In the vein of Chronicles Of Narnia comes Wildwood by Colin Meloy, illustrated by Carson Ellis (The Mysterious Benedict Society), a tale in which Prue’s baby brother Mac is abducted by a murder of crows and taken to the Impassable Wilderness, otherwise known as Wildwood. Joining Prue in her quest to save Mac is Curtis, a classmate who doesn’t quite fit in. Wildwood, like Narnia, is a vibrant world fit to bursting with an intriguing sociology and diverse residents. However, Wildwood does stand well on it’s own two feet.
I loved the language of Wildwood. Colin Meloy’s debut is absolutely a book for readers and people who love vocabulary. It does use some advanced language, however, I felt the language was no more difficult than Narnia, The Phantom Tollbooth, or The Girl Who Circumnavigated Fairyland In A Ship Of Her Own Making. Meloy treats young readers with trust and intelligence. This is not a book that has been dumbed down for it’s audience. There are context clues for the vocabulary as well. I really enjoyed Meloy’s style because it did remind me of the sort of fantasy I loved as a child.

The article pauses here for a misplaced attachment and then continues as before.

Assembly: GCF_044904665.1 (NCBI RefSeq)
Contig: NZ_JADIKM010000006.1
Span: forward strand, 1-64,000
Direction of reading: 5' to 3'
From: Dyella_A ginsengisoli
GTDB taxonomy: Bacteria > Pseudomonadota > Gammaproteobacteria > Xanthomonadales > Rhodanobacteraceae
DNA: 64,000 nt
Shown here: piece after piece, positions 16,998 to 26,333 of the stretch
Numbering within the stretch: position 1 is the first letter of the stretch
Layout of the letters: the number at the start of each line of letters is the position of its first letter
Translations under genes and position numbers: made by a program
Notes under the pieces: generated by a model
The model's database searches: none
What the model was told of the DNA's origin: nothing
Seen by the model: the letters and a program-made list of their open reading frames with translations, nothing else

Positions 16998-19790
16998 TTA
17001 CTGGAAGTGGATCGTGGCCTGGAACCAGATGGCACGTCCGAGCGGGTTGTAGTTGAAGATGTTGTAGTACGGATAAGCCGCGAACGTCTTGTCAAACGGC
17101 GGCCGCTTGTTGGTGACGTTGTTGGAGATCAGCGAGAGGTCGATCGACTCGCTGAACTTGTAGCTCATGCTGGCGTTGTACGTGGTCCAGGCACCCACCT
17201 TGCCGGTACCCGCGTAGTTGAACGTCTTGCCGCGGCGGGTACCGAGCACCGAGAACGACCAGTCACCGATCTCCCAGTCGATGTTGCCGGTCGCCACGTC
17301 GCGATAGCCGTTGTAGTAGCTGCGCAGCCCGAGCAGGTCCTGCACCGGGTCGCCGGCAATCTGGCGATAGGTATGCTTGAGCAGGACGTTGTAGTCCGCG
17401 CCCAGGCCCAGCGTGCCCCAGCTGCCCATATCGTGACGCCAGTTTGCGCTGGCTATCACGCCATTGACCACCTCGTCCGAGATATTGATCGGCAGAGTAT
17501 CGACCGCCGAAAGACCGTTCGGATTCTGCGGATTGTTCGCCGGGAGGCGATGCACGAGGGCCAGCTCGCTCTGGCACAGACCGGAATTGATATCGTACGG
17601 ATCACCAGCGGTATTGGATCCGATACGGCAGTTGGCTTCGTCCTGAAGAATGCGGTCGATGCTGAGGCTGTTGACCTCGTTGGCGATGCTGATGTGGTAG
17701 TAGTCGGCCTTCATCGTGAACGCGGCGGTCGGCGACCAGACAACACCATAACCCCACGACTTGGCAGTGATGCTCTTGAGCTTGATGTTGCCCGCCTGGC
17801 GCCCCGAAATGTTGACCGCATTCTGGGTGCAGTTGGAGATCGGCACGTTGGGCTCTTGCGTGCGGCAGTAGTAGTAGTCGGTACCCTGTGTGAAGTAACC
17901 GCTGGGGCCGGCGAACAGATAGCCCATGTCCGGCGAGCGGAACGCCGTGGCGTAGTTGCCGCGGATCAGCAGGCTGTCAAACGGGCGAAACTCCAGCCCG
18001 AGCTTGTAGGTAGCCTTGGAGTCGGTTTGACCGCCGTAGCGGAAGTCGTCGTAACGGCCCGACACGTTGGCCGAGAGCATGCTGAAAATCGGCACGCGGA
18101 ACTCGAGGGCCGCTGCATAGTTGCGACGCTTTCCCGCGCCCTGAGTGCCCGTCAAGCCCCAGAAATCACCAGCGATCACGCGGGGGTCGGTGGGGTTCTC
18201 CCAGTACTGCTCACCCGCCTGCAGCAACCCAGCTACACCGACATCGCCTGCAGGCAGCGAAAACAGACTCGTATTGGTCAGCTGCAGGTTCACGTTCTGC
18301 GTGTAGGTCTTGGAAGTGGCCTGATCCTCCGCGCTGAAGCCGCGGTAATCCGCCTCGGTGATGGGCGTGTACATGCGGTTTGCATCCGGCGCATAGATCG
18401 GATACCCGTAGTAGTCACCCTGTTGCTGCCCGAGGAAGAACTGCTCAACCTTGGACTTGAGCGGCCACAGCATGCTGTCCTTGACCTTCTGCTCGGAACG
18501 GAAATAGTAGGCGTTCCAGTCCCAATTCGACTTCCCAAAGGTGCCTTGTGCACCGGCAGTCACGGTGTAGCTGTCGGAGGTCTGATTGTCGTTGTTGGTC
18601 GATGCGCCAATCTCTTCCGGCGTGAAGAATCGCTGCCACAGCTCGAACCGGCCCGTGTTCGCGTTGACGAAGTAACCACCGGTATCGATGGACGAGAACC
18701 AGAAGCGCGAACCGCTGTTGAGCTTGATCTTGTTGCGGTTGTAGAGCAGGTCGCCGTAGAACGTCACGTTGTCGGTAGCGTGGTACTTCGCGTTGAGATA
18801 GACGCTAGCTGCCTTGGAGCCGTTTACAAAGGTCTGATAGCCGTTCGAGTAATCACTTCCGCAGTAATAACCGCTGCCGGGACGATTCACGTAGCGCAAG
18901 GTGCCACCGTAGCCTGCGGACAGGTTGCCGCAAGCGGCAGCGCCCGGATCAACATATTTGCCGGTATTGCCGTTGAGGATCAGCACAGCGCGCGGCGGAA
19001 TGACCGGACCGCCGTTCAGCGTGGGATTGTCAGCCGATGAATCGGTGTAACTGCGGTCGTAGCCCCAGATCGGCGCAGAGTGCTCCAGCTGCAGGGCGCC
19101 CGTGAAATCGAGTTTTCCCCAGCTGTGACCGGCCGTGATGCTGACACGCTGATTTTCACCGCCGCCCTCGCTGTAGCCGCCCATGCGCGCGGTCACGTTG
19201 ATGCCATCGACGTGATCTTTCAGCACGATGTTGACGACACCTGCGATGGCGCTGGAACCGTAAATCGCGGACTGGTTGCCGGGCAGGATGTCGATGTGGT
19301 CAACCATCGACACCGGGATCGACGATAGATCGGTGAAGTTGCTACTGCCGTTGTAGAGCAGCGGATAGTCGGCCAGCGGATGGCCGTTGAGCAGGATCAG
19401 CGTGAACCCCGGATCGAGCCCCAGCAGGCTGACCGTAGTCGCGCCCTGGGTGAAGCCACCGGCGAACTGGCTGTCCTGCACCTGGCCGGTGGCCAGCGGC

Inside of Wildwood are lovely illustrations by Carson Ellis. The pen and ink drawings help to bring the story to life. It’s absolutely a treat to see as well. I think my favorite were the drawings of the coyotes and the bandits. Ellis is definitely an illustrator on my watch list.
Yet, a story needs more than pretty pictures and words to stand on it’s own. Friends, Wildwood is totally an epic story. The scope is big, yet I think there are enough pages to cover the discontent and rival factions of Wildwood as well as Prue’s quest and Curtis’s self-discovery. I think Meloy does a wonderful job of framing the story. Further, the backdrop of the Impassable Wilderness/Wildwood itself is well done. Actual world building takes place, and as a reader I do have a sense of the geography of the Wildwood. You see, Wildwood has it’s own different types of governments. There’s bureaucracy, town halls, tyranny, anarchy, and monarchy in the different segments of the forest. It’s brilliant. I would say this might as well be a book of bigger ideas on politics, but I am not the analytical type and would rather leave that up to more inclined minds, however, I could see this book having a bit of a fun use in a government/citizenship studies class.
From my grown up perspective, Wildwood totally has adult appeal. It hearkens back to that grand tradition of hero journey books that I grew up with. Books that treated you with respect, that make you think. It’s absolutely worth the amount of time it takes to read Colin Meloy’s 560 pages if you want middle grade that isn’t trite or unintelligent.
Disclosure: Received for review.